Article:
The 2008 crash was more than the start of a recession; it represented the end of what economists James Stock and Mark Watson labeled the “Great Moderation,” a two-decade period of low business cycle volatility, moderate inflation, moderate unemployment, and steady industrial production.

The Great Moderation lulled businesses into reducing their reserves and led some economists to speculate that perhaps we had moved beyond business cycles entirely. As Nobel laureate Robert Lucas proclaimed at the 2003 American Economic Association meeting, the “central problem of depression prevention has been solved, for all practical purposes.”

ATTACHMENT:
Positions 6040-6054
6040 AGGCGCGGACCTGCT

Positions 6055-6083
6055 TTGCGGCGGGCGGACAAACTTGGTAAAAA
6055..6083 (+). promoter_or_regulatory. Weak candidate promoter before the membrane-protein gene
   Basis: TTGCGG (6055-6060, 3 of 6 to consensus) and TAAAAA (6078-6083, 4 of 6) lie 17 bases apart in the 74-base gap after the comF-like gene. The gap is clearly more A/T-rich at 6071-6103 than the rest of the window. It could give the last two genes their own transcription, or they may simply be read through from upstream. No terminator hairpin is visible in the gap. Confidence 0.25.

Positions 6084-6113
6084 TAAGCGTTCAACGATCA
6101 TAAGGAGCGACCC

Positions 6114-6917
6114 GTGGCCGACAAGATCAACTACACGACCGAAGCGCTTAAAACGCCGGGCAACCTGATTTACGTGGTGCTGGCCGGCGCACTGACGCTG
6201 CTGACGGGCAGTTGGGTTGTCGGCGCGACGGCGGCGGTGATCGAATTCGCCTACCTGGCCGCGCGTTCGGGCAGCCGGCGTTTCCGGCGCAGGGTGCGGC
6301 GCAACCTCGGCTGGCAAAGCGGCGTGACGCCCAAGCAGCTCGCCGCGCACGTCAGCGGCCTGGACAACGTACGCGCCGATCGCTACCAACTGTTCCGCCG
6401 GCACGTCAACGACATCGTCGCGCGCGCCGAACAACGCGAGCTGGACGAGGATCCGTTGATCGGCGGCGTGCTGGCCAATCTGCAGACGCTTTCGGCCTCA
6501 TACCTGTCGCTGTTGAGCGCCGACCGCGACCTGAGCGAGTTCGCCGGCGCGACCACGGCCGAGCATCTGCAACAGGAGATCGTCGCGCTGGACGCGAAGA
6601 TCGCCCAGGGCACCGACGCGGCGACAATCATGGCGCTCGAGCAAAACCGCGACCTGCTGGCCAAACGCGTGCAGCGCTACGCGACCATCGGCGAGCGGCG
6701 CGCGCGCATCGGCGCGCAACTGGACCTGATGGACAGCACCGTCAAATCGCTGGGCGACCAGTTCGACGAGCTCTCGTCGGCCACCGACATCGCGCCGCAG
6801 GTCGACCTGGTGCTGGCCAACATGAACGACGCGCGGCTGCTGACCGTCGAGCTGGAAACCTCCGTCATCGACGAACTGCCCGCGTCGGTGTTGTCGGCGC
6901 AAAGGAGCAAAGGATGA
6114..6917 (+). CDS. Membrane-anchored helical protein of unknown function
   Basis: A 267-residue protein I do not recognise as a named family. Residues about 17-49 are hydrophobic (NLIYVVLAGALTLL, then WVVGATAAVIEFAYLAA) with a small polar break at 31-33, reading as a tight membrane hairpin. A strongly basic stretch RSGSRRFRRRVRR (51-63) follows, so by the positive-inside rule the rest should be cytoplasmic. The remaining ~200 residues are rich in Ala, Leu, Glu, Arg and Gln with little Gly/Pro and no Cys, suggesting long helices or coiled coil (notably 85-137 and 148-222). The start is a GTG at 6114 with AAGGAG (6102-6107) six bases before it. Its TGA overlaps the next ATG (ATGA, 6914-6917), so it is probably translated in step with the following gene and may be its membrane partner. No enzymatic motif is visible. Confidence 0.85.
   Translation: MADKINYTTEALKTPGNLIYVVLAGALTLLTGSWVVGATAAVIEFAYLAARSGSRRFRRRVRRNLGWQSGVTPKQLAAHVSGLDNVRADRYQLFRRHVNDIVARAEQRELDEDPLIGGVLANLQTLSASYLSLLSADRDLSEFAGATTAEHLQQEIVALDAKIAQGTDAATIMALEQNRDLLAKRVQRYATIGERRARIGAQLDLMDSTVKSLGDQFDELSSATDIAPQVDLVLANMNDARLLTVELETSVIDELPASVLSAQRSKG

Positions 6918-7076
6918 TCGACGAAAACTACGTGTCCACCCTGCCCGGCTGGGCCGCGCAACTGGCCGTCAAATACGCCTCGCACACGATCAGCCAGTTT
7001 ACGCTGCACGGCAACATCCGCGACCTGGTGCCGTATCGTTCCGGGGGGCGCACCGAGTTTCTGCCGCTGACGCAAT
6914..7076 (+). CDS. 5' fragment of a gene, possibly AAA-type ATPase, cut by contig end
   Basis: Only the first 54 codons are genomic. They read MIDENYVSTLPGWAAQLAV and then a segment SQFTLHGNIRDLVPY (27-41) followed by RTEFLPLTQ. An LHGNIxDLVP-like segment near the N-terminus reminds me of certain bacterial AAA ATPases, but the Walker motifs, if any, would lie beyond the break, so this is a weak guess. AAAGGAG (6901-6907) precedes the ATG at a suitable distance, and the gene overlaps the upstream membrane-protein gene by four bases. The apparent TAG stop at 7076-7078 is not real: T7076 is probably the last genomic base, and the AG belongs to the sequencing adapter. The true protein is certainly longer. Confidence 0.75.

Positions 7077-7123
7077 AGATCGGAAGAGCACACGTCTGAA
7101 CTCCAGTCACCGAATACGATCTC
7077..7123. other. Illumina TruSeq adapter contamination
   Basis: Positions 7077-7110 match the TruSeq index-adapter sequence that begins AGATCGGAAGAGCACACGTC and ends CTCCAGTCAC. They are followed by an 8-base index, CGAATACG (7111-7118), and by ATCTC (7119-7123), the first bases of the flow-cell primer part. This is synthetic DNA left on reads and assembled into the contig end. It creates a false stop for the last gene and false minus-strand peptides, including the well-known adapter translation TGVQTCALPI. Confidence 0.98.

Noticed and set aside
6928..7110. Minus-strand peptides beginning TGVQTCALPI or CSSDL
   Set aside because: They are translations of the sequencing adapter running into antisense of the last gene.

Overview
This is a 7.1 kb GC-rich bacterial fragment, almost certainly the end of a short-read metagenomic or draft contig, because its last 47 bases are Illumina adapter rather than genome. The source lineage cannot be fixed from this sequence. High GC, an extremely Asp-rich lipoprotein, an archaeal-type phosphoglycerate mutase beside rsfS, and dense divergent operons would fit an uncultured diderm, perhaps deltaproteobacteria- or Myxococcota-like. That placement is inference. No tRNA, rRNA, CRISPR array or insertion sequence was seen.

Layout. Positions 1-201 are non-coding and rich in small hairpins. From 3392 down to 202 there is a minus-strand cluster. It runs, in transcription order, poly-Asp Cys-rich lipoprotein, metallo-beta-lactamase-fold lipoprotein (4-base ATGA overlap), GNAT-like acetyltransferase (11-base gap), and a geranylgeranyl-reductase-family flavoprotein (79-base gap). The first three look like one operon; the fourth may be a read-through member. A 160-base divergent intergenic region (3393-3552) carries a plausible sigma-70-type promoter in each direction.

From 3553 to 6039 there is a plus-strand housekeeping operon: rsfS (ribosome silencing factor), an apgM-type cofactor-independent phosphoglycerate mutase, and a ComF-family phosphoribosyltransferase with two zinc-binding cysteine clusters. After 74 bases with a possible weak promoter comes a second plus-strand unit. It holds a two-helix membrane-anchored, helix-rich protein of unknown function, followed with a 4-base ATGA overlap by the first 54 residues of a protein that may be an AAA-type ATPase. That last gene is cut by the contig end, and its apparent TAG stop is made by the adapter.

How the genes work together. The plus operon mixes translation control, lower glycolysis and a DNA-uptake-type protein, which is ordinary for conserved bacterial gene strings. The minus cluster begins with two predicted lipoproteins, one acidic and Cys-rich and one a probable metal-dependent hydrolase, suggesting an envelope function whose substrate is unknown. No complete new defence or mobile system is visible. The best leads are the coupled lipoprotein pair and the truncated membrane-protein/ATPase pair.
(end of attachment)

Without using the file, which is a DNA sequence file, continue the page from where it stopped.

The crash silenced all triumphalism. The Great Moderation is now a fading memory, but the shape of the new economic order remains in doubt. A depression seems unlikely, and a return to robust global growth unlikelier still, though one can find advocates for positions everywhere along the continuum from collapse to boom.

Uncertainty is the signature of this moment, and it hints at the shape of the new normal. We have entered the “Great Turbulence,” a period of high amplitudes, rapid oscillations, and scarce equilibrium. Short-cycle events will punctuate the landscape, events like May 2010’s “flash crash,” when the Dow Jones industrial average plunged — and rebounded — nearly 1,000 points within a few minutes. Once upon a time, it took months or years to recover from a crash; now, both plunge and rebound can unfold in nanoseconds.